`minBy` works the same way.

What if there are no elements? (`maxByOption` etc.)

Here’s one implementation for the `favorite` of a GoodStuff `Category`, which we’ve written several versions of.

```def favorite = if this.experiences.isEmpty then None else Some(this.experiences.maxBy( _.rating ))
```

If there are no experiences, there’s no favorite, either.

Otherwise, the favorite is the experience that has the highest rating.

This code is an example of a common need: we want the biggest element or `None` if there aren’t any elements. Which is why there is a custom method for that task: `maxByOption`. This code does the same thing as the code above:

```def favorite = this.experiences.maxByOption( _.rating )
```

There is also `minByOption`, as well as `maxOption` and `minOption`, which rely on a natural ordering.

### Sorting with `sortBy`

The `sortBy` method is similar. You can sort strings by length, numbers by their second power, and shapes by their area:

```Vector("a", "bb", "b", "abc", "ba").sortBy( _.length )res8: Vector[String] = Vector(a, b, bb, ba, abc)
Vector(3, 5, -50, 20, 1, 5).sortBy( math.pow(_, 2) )res9: Vector[Int] = Vector(1, 3, 5, 5, 20, -50)
Vector(Circle(5), Rectangle(5, 11), Rectangle(30, 5)).sortBy( _.area )res10: Vector[Double] = Vector(RECT[ 5.0*11.0 a=55.0 ], CIRC[ r=5.0 a=78.54 ], RECT[ 30.0*5.0 a=150.0 ])
```

With `sortBy`, it’s also easy to get the reverse of the natural ordering (cf. `reverse` above). Both of the expressions below work:

```Vector(3, 5, -50, 20, 1, 5).sortBy( n => -n )res11: Vector[Int] = Vector(20, 5, 5, 3, 1, -50)
Vector(3, 5, -50, 20, 1, 5).sortBy( -_ )res12: Vector[Int] = Vector(20, 5, 5, 3, 1, -50)
```

In the examples just above, we used each number’s opposite rather than the number itself as the basis for sorting.

## Assignment: Star Maps (Part 4 of 4: Star Catalogues; B45)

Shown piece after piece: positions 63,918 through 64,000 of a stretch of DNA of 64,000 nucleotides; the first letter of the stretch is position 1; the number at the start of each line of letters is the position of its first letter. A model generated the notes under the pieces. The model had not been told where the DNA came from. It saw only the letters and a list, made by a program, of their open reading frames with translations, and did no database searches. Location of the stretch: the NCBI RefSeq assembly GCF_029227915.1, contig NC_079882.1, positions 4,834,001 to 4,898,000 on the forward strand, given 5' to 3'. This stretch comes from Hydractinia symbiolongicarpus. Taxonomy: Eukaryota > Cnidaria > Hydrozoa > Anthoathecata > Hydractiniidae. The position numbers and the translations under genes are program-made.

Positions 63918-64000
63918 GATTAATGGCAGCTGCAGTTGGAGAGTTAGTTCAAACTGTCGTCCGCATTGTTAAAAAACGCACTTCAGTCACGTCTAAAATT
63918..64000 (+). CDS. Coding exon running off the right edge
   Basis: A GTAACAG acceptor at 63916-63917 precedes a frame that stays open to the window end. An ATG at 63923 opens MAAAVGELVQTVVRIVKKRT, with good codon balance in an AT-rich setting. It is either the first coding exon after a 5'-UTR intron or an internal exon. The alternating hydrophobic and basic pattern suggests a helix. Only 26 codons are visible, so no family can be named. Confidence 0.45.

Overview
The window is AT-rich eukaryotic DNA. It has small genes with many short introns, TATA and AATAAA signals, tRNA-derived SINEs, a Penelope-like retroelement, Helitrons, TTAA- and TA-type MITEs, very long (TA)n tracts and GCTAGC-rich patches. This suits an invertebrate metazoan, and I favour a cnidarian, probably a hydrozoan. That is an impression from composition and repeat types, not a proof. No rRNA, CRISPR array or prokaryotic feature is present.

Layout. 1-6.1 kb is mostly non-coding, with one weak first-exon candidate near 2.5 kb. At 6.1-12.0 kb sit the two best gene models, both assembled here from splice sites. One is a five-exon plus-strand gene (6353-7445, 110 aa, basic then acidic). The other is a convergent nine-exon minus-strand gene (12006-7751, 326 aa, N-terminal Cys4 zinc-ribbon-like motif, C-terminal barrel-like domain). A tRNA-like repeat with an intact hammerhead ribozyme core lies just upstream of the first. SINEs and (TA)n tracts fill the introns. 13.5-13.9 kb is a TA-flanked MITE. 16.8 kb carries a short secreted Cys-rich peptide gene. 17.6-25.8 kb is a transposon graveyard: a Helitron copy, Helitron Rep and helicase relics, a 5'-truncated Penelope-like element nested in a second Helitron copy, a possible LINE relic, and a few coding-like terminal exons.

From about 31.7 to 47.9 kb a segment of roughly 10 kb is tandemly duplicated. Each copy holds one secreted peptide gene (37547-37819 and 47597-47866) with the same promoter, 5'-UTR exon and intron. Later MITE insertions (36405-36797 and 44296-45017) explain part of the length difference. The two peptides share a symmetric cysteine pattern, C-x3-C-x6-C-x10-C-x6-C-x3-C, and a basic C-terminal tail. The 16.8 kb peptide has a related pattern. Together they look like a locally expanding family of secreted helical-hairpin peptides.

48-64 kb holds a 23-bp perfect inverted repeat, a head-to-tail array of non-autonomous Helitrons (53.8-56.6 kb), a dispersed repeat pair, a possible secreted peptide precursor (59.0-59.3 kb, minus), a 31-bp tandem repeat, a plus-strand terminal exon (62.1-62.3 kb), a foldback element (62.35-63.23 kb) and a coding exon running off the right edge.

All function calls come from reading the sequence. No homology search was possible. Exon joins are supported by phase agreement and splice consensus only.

Chapter 4.4 introduced the Stars app. In Chapter 5.2, we managed to display an entire sky of stars. We’ll now develop the program further so that draws constellations.

Study class `Constellation`’s documentation and its incomplete code. Notice the following in particular:

• The `stars` method, `minCoords`, and `maxCoords` are missing.

• We construct a constellation from a vector of pairs.

• The variables `stars` has the type `Set[Star]`: a set of stars.

• A set is a collection of elements. Unlike a vector or a buffer, a set can never contain multiple copies of the same element.

• The elements of a set don’t have numerical indices.

• One way to form a set is to call `toSet` on an existing collection (e.g., `myVector.toSet`). Even if the original collection had multiple copies of the same elements, each element will appear only once in the resulting `Set`.

1. The program recognizes a handful of constellations, which are defined in the `northern` folder. You’ll need to have the right string in `gui/StarryApp.scala`'s `starDataFolder` variable so that the stars (and, later, constellations) show up. Check this before you get started.

2. Implement `Constellation` as specified.

3. Implement `placeConstellation` in `gui/skypics.scala`.

4. Edit `createSkyPic` in `skypics.scala` so that it adds the given `StarMap`’s constellations to the returned image (on top of the stars).

## Creating a `Map` from Existing Data with `toMap`

It’s frequently useful to create a `Map` from existing objects, selecting a particular property of those objects as the key.

### Introduction to an example

Let’s use this `Member` class:

```class Member(val id: Int, val name: String, val yearOfBirth: Int, val yearOfDeath: Option[Int]):
override def toString = this.name + "(" + this.yearOfBirth + "-" + this.yearOfDeath.getOrElse("") + ")"
```

Now suppose we have member data in a `Vector[Member]`. In this example, we’ll just type in some test data in the REPL, but you can imagine the data being read from a file, for instance.

```val memberVector = Vector(Member(123, "Madonna", 1958, None),
Member(321, "Elvis", 1935, Some(1977)),
Member(555, "Michelangelo", 1475, Some(1564)))memberVector: Vector[Member] = Vector(Madonna(1958-), Elvis(1935-1977), Michelangelo(1475-1564))
```

Given this vector, what would be an easy way to put this information in a `Map` that lets us look up individual members by their ID?

### Preparations: pairs in a vector